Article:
Newsletter

Tips for checking in on those around you

Checking-In

During this unprecedented time, it is important to check-in on those around you. But what does that actually mean and what does it look like when we do “check-in?” Here are some strategies to help you to have these all-important conversations:

A quick message - A simple approach to this is if someone has crossed your mind and there has not been any interaction in some way recently, send them a text (or ring) and say I am thinking about you and I hope you are going well. Also, take an hour out of your week (on a designated evening every week) and check that you have contacted friends and go through all personal communication platforms ensure that you haven’t forgotten to get back to people who have taken the time to reach out to you. Phone calls tend to take more time but some people who dislike texts are better on the phone.

Listening - when ringing someone or meeting for coffee, sometimes they need to vent or just talk through what is going on. Sometimes we really just need to name and verbalize how we are feeling or what we are experiencing. They might not be asking for anything but for you to listen. They may not want advice. If you feel time-pressured, just be honest that you have a little time and you can listen if that is helpful. It’s also ok to say upfront “I have to get back to work soon/pick up the kids/errands to do but I have ten minutes free if you just need me to listen and want to get it off your chest.” Sometimes acknowledging something positive or saying thank you for something they have done, can have an impact on their wellbeing. 

Giving advice - it’s best to ask directly them if they want advice, and then to be clear about why you feel qualified or not qualified to give it and what your limits are. Almost no one wants unsolicited advice, and almost no one wants someone else to act like they can “fix” or “solve” us easily. Don’t give advice without ) knowing if they want it, ii) knowing the limits of your ability to advise, and iii) being prepared and accepting for them to say they’ve already tried that, it isn’t appropriate/relevant to their need, or there are reasons they just aren’t going to do what you are suggesting. Don’t argue. Trust them that they know what is useful for them.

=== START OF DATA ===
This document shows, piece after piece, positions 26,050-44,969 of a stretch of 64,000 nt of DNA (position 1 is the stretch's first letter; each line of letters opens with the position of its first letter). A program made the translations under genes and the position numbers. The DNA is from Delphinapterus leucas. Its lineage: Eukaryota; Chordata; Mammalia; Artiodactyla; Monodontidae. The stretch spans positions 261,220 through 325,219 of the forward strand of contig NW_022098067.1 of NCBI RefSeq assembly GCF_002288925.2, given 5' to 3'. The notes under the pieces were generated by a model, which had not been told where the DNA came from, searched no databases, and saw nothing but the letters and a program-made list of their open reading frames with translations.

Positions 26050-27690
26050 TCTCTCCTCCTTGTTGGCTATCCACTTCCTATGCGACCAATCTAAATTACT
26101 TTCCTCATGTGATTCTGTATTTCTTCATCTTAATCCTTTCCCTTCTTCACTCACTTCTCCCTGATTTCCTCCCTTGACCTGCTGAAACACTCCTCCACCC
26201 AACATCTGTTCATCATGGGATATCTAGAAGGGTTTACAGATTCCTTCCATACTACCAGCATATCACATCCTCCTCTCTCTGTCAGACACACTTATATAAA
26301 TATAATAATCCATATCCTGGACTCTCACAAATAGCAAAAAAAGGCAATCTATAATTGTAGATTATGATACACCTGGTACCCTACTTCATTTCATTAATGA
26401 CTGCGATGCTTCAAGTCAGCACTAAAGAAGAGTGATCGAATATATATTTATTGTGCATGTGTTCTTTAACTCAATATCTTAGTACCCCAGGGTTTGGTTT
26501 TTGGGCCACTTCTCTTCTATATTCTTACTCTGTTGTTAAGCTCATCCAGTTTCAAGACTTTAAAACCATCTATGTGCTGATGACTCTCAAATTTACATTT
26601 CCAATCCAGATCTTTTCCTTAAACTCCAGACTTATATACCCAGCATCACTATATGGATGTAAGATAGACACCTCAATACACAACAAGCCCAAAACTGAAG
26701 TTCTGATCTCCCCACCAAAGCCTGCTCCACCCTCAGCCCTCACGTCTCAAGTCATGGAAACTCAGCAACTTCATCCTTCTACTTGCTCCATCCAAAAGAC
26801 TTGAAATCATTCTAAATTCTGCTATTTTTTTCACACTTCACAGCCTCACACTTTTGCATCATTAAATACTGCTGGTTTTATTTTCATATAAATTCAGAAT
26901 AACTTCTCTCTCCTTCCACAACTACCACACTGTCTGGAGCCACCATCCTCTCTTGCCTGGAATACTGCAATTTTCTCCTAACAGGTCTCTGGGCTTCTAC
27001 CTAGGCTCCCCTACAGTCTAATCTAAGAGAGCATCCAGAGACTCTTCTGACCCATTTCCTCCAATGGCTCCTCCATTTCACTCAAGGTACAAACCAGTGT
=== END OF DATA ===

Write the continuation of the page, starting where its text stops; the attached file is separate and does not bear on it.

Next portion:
Practical support - if you know they have limited access to things they need or they are unable to do tasks (and you are both willing and able to do those things) offer it. Something like “Hey, I’m going to go and walk/ride/run and just sit by the lake later and wondered if you’d like to come? It’s ok if you do or don’t want to talk, bring a book if you prefer” might take more effort, so only offer them anything that you reasonably can.

Suggesting support - as you can see, the theme here is that we are trying to illustrate that support is simple; and a check-in can be small. However, we need to acknowledge that there will be times when you check-in and the other person is at the point where they do need more intense, professional support. These are ways of reminding them of very real resources (such as an EAP) that they already have access to and can make use of, but in the moment of spiralling mental illness or crisis, they may not be able to think of those things. It may mean saying “It sounds like you should be seen in person about that, do you know the number of our EAP?” Sometimes we are self-conscious and talk ourselves out assisting the other person for fear of “making a big deal” or worrying someone unnecessarily” or “not being qualified”. You are qualified because you care. But it is ok to say that you are uncomfortable, afraid for them, concerned, etc. and that you feel in over your head but want to help them connect with a professional who really can help. Notice that all of this is still about giving them the right to accept or reject the offered help.

Finally, for yourself find new and interesting ways to find connection in your life and activities that bring you joy. This statement is much harder than it sounds. This could mean that you need to find the time to go for a run/cook a full meal/tune into an online course or show up for your friends organised trivia night (via Zoom). This requires planning, effort, time management and focus. However, we do know that connection is key.

For more information or to arrange an appointment to speak with someone who is trained to help, please call us on 1800 818 728.

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AccessEAP acknowledges the traditional custodians of the land we work on and their continuing connection to land, culture and community. We pay our respects to Elders past, present and future. 
Aboriginal and Torres Strait Islander Peoples using this content are advised that it may contain images, names or voices of people who have passed away
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indig_flags.jpg

AccessEAP acknowledges the traditional custodians of the land we work on and their continuing connection to land, culture and community. We pay our respects to Elders past, present and future. 
Aboriginal and Torres Strait Islander Peoples using this content are advised that it may contain images, names or voices of people who have passed away.